Those weren't meaningless games, either. The losses to Kan and Bohatirchuk cost Botvinnik clear first at Moscow 1935; the loss to Kotov nearly cost Botvinnik the Groningen 1946 tournament; the loss to Geller cost Botvinnik the Budapest tournament; and the loss to Keres cost Botvinnik clear first in the Alekhine memorial.
Also, the Soviets left Botvinnik off their 1952 Olympic team. Again, this was no small matter: it was the first time the USSR ever competed in the chess Olympiad.
I think Botvinnik was quite clearly the favorite of the Soviet government in the 1930s and 1940s, if not the 1950s. Did this extend to government forcing others to lose games to him? The evidence in favor is pretty weak IMO. But that topic has been pretty well thrashed out on the 1948 Match-Tournament title page and the games, particularly the Botvinnik-Keres games. I've said all I can say on those pages.
|Jan-16-07|| ||keypusher: <In fact, Spassky claimed that he was punished for finishing ahead of Karpov in ___, 1983.>|
Should read: <In fact, Spassky claimed that he was punished for finishing ahead of Karpov in Linares, 1983.>
|Jan-16-07|| ||keypusher: Here is a correction from <sucaba>|
<Well, he lost twice in the tourney on occasion of the 60th anniversary of the October Revolution: Karpov vs Taimanov, 1977 and Karpov vs Beliavsky, 1977.>
Here is the crosstable for that tournament. It was indeed international, although all the non-Soviet participants were from the bloc except Mariotti. http://www.geocities.com/al2055urs/...
|Jan-16-07|| ||acirce: I would also dispute that Yugoslavia was part of any "bloc".|
|Jan-16-07|| ||Shams: keypusher, your points are very interesting indeed. |
From the match-tournament 1948 pages I followed the links to Taylor Kingston's two-part article on Keres-Botvinnik 1948, published in chesscafe nine years ago. Fantastic work by that guy.
thanks for sharing.
|Jan-16-07|| ||keypusher: <acirce> is right about Knezevic, so that's two non-bloc players.|
|Jan-16-07|| ||vlado23: So, the soviets may have conived to fix tournament outcomes. What bearing does that have on Topolov's behaviour at Elista? I don't see that it either justifies or excuses it.|
|Jan-16-07|| ||Shams: of course you are right, vlado.
if there is a connection in my mind, it is on the effectiveness of pscyhological abuse.
I honestly think that Topalov was surprised by the backlash to his tactics, and that for his part Kramnik felt stronger by the outpouring of support.
Whether he would have won or not without the tricks, I can't say. But subconsciously, Topalov had to know that if had he gone on to win the match, his reputation would be even more ruined than it is now. No way to know how much of a role it played in his mind, but I don't think it can be dismissed.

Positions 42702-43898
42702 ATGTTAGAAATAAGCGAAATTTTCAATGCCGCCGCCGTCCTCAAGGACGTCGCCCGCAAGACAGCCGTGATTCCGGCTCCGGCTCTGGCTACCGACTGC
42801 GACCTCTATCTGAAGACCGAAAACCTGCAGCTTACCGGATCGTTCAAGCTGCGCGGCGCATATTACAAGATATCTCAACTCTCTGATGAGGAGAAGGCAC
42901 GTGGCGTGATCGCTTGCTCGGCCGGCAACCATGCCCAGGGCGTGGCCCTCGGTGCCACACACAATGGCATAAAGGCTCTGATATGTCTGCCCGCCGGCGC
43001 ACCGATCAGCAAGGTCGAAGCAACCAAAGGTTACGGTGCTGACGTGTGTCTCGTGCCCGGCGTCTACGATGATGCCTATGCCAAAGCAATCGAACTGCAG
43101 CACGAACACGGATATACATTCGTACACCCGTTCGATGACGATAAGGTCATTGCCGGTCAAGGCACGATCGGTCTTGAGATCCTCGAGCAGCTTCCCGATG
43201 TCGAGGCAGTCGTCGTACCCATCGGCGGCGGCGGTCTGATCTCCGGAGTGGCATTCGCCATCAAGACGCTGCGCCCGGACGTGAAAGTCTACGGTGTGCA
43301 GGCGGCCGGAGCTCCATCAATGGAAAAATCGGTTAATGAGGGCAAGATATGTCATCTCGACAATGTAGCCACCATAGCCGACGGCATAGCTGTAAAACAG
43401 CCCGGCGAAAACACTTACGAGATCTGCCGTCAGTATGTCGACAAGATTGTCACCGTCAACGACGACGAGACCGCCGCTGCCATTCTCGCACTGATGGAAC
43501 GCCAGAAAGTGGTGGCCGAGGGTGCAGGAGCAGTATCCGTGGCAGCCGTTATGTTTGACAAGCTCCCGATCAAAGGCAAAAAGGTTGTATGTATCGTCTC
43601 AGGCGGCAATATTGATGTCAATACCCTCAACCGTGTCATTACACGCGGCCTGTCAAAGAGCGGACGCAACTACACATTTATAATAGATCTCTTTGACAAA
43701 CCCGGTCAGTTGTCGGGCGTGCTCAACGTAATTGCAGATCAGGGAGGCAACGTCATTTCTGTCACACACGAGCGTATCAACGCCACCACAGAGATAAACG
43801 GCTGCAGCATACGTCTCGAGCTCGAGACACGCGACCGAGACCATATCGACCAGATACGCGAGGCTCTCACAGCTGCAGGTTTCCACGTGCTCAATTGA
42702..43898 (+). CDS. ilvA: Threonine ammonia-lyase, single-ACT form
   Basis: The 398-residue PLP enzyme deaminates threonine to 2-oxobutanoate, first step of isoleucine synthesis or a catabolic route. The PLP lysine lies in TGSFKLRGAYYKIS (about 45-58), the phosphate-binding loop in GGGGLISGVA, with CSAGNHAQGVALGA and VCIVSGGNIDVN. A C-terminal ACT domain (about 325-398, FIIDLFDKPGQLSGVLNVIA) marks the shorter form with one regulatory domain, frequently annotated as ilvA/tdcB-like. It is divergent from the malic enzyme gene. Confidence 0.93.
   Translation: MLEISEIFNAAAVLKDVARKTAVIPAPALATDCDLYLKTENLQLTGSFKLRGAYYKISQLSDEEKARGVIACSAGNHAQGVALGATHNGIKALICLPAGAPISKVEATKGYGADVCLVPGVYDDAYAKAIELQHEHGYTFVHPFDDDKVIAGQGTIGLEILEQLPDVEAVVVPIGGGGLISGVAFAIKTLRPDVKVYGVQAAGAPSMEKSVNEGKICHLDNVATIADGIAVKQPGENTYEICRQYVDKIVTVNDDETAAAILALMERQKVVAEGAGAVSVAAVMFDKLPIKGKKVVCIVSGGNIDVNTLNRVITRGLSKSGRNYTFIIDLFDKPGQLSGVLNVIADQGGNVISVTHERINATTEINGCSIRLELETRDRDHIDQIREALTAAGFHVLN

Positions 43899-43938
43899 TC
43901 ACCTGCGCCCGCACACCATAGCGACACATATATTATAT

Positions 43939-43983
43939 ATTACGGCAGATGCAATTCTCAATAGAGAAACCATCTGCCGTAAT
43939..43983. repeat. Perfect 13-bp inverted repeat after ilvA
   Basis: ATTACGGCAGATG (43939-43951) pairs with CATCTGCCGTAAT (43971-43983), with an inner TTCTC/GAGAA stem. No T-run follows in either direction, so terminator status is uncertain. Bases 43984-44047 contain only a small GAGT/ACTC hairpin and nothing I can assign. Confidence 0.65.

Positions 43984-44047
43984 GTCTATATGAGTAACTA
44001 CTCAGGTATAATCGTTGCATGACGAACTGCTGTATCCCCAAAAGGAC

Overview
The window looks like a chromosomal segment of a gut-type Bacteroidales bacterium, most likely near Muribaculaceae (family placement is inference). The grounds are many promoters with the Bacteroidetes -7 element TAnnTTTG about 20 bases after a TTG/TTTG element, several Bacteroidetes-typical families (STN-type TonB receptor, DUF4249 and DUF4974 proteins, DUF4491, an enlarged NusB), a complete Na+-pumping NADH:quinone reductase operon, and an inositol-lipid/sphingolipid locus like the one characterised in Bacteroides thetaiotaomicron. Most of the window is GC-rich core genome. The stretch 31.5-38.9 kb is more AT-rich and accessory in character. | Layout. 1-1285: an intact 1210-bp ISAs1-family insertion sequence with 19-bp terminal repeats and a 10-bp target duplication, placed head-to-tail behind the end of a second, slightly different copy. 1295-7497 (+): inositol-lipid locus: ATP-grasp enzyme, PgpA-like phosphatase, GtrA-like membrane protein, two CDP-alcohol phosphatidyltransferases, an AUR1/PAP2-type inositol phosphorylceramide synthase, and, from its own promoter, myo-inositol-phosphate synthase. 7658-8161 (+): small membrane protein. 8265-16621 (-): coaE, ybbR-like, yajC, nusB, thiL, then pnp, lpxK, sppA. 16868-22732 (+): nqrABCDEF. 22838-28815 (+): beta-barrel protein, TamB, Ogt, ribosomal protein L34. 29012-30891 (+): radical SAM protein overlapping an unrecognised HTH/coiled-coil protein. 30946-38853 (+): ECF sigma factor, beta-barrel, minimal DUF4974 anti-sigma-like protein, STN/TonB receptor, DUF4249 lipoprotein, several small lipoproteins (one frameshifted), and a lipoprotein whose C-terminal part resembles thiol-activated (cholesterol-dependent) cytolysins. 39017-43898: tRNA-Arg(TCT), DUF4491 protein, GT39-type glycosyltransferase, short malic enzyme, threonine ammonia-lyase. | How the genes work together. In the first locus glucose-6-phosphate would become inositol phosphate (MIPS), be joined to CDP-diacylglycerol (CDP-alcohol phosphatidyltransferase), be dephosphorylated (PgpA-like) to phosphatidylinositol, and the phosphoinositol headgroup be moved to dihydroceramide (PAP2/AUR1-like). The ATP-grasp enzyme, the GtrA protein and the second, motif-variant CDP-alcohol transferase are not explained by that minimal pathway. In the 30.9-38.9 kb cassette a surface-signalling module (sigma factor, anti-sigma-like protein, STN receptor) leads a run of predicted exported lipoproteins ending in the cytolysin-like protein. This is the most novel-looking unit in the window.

|Jan-17-07|| ||brankat: Yugoslavia was not a part of any "bloc", certainly not until 1991.|
|Jan-17-07|| ||Fisheremon: <AgentRgent: Did white draw due to time pressure?> Quite likely, cos' 52.h5 could give White a win.|
|Jan-17-07|| ||PeerGynt: <Fisheremon: <AgentRgent: Did white draw due to time pressure?> Quite likely, cos' 52.h5 could give White a win.>|
GMs at Chesspro.ru say 52.h5 is not winning, but 52.b4 may be the right plan. My oppinion is that Karjakin got surprised by several black moves and lost confidence. I am referring to Bd2 and e4. De facto Bd2 must lose instantly because of Qh5, but Karjakin was cought off guard by the move and did not react properly. Also e4 was a surprising move by Topalov. It did not increas his chances to draw, but created chaos and in some variations it was even possible Karjakin to lose. This is why IMHO Karjakin decided to not risk. He could not trust his own judgement anymore.
|Jan-17-07|| ||Fisheremon: <PeerGynt: <Fisheremon: <AgentRgent: Did white draw due to time pressure?> Quite likely, cos' 52.h5 could give White a win.> GMs at Chesspro.ru say 52.h5 is not winning, but 52.b4 may be the right plan.> 52.h5 Rxf5 53.h6 Kg8 54.b4 Re5 55.Kd2 with two variations 55...f5 and 55...d4 both lost for Black.|
|Jan-17-07|| ||PeerGynt: <Fisheremon> here is the link to Notkin's analysis. Go argue with him http://chesspro.ru/_events/2007/wei...|
My point was about why Krjakin decided to settle for a draw in a position with good chances to win.
|Jan-13-11|| ||Eyal: <GMs at Chesspro.ru say 52.h5 [http://translate.google.com/transla... ] is not winning, but 52.b4 may be the right plan.> |
The conclusions about 52.b4 aren't completely clear, but the line given there as supposedly drawing for Black after <52.h5> seems to be actually losing: 52...Rxf5 53.h6 Kg8 54.b4 Rf1 55.Rxd5 Kh7 56.b5 Kxh6 57.Kd4 f5:
click for larger view
And here Black is "threatening" 58...Rd1+ with a transition to a drawn pawn endgame where both sides queen, but White has 58.c4! and now 58...Rd1+ loses to 59.Ke3 Rc1 60.c5 Kg5 61.Kd2, and 58...Rf3 to 59.b6 Rd3+ (59...Rb3 60.Rb5) 60.Ke5 Rxd5+ 61.cxd5 e3 62.Kxf5 e2 63.b7 e1=Q 64.b8=Q and this queen endgame is a tablebase win for White (even though technically it might not be so easy to convert). I can't see any improvement for Black before move 58 either, so this would seem to support the claim that Karjakin missed a win when he settled for the perpetual at the end.
|Jan-03-12|| ||Penguincw: Wow. Topalov never decided to castle.|